This guest post is written by Ken Parnham, General Manager Europe at Near

Advances in virtual reality have developed rapidly in recent years and technology that was once considered futuristic has finally hit the mainstream. Devices such as Oculus Rift, Samsung’s Gear VR and HTC Vive, and Sony’s soon-to-launch PlayStation VR are making captivating virtual experiences accessible to the masses.

Brands are just as excited by the possibilities as consumers. Automotive giant Honda is currently preparing a contextually targeted virtual reality video that will put consumers behind the wheel of its Dallara car to help celebrate the 100th running of the Indianapolis 500. Last year, UNICEF raised awareness of the growing Syrian refugee crisis with its 360-degree ‘Clouds over Sidra’ film that enabled viewers to experience life in the camps.

The increased availability of consumer headsets is also building a new gaming genre. Virtual reality games such as Alien: Isolation are creating extraordinary environments that devices like the Oculus Rift headset make possible for players to explore. So what opportunities will virtual reality create and how will it help brands heighten consumer engagement?

The industry will begin to see virtual reality transform the consumption of TV and films. Consumers will soon be able to step inside their favourite programmes and join much-loved characters on their adventures, or share viewing experiences with friends and family on the other side of the world. Virtual reality will also create a new channel for social networking – as explored by Facebook recently – with users able to interact with each other via virtual avatars.

Remote retail experiences in fashion, beauty and interior design will become interactive, with consumers able to try products virtually, compare them, and place orders via their devices. Consumers will even be able to invite friends to join them on their shopping trips, forming new social experiences from each user’s home. Stores and FMCG companies will increasingly utilise virtual reality to improve merchandising and market research processes, allowing brands to virtually test new designs or products in a three-dimensional virtual store and make better informed decisions.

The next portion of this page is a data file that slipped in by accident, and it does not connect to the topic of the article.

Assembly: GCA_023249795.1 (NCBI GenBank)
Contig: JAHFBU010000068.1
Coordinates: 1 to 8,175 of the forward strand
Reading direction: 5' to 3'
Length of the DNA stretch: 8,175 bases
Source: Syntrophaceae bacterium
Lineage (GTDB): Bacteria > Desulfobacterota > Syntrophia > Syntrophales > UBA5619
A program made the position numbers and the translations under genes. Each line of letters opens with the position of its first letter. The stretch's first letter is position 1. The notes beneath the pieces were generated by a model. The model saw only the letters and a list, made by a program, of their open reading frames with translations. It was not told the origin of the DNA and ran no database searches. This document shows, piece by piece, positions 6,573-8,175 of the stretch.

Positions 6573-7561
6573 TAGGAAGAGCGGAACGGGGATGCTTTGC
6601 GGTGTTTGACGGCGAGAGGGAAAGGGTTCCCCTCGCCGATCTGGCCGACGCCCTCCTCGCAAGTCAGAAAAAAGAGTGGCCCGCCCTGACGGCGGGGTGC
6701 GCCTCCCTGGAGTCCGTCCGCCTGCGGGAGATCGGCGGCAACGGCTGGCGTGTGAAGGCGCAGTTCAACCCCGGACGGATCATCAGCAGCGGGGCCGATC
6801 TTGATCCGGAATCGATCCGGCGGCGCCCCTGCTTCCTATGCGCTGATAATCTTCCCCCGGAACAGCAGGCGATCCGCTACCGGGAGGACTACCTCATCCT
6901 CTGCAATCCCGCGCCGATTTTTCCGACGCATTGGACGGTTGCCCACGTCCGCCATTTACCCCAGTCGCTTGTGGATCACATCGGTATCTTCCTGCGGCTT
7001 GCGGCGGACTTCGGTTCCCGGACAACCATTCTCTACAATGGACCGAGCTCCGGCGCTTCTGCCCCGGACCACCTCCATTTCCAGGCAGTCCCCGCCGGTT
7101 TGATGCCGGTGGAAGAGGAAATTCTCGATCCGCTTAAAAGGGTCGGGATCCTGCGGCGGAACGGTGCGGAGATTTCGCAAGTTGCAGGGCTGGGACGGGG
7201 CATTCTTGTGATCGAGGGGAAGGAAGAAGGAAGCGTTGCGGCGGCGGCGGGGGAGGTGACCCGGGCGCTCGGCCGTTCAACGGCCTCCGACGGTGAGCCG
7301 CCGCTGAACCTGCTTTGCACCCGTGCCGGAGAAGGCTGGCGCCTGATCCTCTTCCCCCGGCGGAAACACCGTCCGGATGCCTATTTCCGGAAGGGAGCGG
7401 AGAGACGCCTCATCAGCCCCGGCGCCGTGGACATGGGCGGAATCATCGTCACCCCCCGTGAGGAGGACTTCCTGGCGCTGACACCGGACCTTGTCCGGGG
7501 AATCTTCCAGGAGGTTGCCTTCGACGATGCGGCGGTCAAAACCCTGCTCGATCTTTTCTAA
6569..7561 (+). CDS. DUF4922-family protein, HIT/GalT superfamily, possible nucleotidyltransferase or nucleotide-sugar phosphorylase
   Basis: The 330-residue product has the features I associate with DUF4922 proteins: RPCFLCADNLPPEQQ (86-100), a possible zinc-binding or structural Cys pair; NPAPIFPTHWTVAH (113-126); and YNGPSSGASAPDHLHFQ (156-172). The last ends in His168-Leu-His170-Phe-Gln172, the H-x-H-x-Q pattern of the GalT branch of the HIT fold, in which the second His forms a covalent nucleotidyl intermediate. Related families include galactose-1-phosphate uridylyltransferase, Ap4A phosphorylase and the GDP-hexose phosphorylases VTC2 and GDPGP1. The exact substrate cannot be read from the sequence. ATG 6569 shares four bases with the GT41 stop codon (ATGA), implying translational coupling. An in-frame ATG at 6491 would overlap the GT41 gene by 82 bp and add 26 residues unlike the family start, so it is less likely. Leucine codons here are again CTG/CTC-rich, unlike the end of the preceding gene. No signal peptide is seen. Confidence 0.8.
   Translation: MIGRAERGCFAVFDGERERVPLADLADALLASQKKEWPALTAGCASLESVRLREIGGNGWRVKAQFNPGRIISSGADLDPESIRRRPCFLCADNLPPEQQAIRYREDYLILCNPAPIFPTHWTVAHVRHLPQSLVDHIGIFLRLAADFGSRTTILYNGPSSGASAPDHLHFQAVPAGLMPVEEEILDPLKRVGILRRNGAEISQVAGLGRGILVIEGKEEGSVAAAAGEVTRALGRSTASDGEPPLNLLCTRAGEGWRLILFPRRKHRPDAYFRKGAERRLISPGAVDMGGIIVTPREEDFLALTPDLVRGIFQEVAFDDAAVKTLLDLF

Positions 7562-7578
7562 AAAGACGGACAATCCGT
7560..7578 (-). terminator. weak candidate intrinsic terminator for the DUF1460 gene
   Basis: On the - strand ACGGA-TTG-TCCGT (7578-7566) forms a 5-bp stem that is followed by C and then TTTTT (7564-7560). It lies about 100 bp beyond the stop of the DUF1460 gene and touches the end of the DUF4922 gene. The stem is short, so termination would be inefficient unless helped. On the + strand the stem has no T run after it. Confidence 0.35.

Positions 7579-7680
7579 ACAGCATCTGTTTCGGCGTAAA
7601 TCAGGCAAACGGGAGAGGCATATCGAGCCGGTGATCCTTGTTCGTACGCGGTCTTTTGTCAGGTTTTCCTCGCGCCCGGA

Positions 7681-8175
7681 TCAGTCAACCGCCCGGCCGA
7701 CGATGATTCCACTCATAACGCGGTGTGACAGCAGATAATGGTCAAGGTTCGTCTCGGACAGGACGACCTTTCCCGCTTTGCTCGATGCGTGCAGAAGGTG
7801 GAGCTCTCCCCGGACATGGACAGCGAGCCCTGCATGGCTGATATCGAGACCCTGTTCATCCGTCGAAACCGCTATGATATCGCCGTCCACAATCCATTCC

Education and learning will become more immersive in schools and the workplace, particularly in professions and subjects such as healthcare, engineering, and geophysics. Students will enjoy a more interactive learning experience from the comfort of their classrooms, and Google’s Pioneer Expedition programme is already offering schools the opportunity to visit the bottom of the sea of the surface of Mars via virtual reality.

Virtual reality will also help to create solidarity in business environments where employees are based in different locations or working from home, providing a personal element to the traditional conference call. 

Testing the water in a new environment

Yet while virtual reality offers brands a unique ability to develop deeper connections with consumers than ever before, they must tread carefully. Virtual experiences are immersive, personal, and user-centric. This means tolerance for interruptive and irrelevant intrusions will be even lower than it is for messages that disturb consumers when they are surfing the web, and marketers must strive to provide real value.

As the technology advances, we will begin to see brands develop virtual reality experiences on a foundation of user-generated data and location intelligence that accurately — yet unobtrusively — create a complete picture of unique behaviours. In this way, marketers will be able to provide targeted virtual reality experiences that are engaging, contextually relevant, and highly impactful for individual consumers.

Large scale platforms for even bigger data

With the ever-growing volume of activity creating a myriad of data sources, turning information into usable profiles will become increasingly difficult for brands. The greater the number of platforms in use, the more likely it is that reliability will fluctuate and key variables will be omitted, making datasets incomplete or incomparable, while negatively impacting user identification.

Platforms that aggregate and streamline data will therefore become essential. Enabling brands to analyse and utilise data from multiple sources, they will provide the means to compare information simultaneously and build cohesive user profiles.

Its ability to convey users into any time, place, or even galaxy, makes virtual reality a tool that offers brands the chance to capture consumer imaginations on a level never seen before. Yet they must approach this new technology with caution. The immersive and personal nature of virtual reality means consumers will be unforgiving of poor quality experiences, and brands must get it right from the start.